Andrew Clements (1949-2019) was the author of the enormously popular Frindle. More than 10 million copies of his books have been sold, and he was nominated for a multitude of state awards, including a Christopher Award and an Edgar Award. His popular works include About Average, Troublemaker, Extra Credit, Lost and Found, No Talking, Room One, Lunch Money, and more. He was also the author of the Benjamin Pratt & the Keepers of the School series. Find out more at AndrewClements.com.
Brian Selznick is the author and illustrator of the bestselling The Invention of Hugo Cabret, which was awarded the Caldecott Medal and was a National Book Award finalist. He is also the illustrator of many books for children, including Frindle and Lunch Money by Andrew Clements, as well as the Doll People trilogy by Ann M. Martin and Laura Godwin, and The Dinosaurs of Waterhouse Hawkins by Barbara Kerley, which was a Caldecott Honor Book. Mr. Selznick divides his time between Brooklyn, New York, and San Diego, California.
Gr 4-6 Actress Spencer Kayden does a wonderful job reading Andrew Clements' upbeat story (S&S, 2001) about Natalie, a sixth grader who has written an amazing short novel with a school setting, The Cheater. Natalie's dynamic and enterprising friend, Zoe, thinks that the novel should be published. Natalie's dad died unexpectedly, and what moves Zoe about the story are the passages about the love between a father and child. She convinces Natalie to pursue publication. Taking on the pseudonym of Cassandra Day, enlisting the help of her English teacher, and passing Zoe off as her bold agent, Natalie sends the manuscript to the publishing company where her mother works as an editor. Clements includes facts about the children's book industry as the amusing yet surprisingly poignant story unfolds. Kayden handles the touching scenes between Natalie and her mother quite well, but really shines as the exuberant Zoe. This pushy and excitable character almost steamrolls the novel with her comic antics, but Clements knows instinctively when to pull back and let Natalie's story prevail. Although things work out a bit too easily for Natalie, Clements' empathy for the characters makes The School Story work. Kayden's reading is energetic and fun, especially when she tackles the story's comedy and brings to life various New Yorker types. -Brian E. Wilson, Evanston Public Library, IL Copyright 2002 Cahners Business Information.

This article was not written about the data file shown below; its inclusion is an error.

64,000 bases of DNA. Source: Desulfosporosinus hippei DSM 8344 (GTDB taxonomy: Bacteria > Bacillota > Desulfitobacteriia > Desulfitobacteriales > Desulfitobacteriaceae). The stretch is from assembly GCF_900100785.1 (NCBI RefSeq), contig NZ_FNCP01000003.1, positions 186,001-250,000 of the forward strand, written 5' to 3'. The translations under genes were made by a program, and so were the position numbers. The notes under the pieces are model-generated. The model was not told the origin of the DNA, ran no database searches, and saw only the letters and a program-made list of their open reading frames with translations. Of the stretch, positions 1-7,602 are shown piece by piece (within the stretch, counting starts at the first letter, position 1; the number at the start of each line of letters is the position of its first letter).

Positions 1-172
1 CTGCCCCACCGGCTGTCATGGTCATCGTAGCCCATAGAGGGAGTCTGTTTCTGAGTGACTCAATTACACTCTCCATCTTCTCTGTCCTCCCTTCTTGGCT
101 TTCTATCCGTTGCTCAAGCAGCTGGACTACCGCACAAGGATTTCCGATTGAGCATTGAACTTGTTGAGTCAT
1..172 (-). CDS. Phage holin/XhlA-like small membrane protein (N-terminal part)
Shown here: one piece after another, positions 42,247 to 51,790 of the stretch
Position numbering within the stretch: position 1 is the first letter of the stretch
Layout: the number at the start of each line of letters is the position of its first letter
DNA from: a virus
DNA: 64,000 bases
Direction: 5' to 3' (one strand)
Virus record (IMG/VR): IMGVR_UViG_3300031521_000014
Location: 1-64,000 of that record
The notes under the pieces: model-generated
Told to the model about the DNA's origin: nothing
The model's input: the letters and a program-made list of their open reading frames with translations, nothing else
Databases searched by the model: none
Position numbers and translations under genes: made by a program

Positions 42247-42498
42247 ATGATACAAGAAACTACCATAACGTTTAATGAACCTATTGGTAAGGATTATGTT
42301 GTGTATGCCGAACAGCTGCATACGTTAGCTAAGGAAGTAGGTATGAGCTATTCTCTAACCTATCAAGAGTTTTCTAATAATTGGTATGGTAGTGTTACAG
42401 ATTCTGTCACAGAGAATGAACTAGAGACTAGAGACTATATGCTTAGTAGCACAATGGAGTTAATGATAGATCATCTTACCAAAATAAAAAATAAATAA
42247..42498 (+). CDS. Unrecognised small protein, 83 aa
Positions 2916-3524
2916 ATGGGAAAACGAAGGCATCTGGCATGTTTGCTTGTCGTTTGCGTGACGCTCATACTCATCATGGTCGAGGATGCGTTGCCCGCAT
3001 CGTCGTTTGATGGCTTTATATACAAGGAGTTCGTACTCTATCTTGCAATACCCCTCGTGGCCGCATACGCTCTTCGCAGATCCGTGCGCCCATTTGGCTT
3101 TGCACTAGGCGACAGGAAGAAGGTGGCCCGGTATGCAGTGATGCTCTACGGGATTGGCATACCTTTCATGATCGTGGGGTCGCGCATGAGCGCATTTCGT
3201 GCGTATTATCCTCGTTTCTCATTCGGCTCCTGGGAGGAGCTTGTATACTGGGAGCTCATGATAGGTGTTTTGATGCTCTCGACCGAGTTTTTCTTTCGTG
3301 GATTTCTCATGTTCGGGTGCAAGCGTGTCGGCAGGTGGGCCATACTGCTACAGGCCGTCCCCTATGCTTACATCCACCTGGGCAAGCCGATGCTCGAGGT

In a starred review, PW called this book about a 12-year-old aspiring author a "standout. Indeed a `school story,' this is at heart a tale about the love between a father and a daughter." Ages 8-12. (Sept.) Copyright 2002 Cahners Business Information.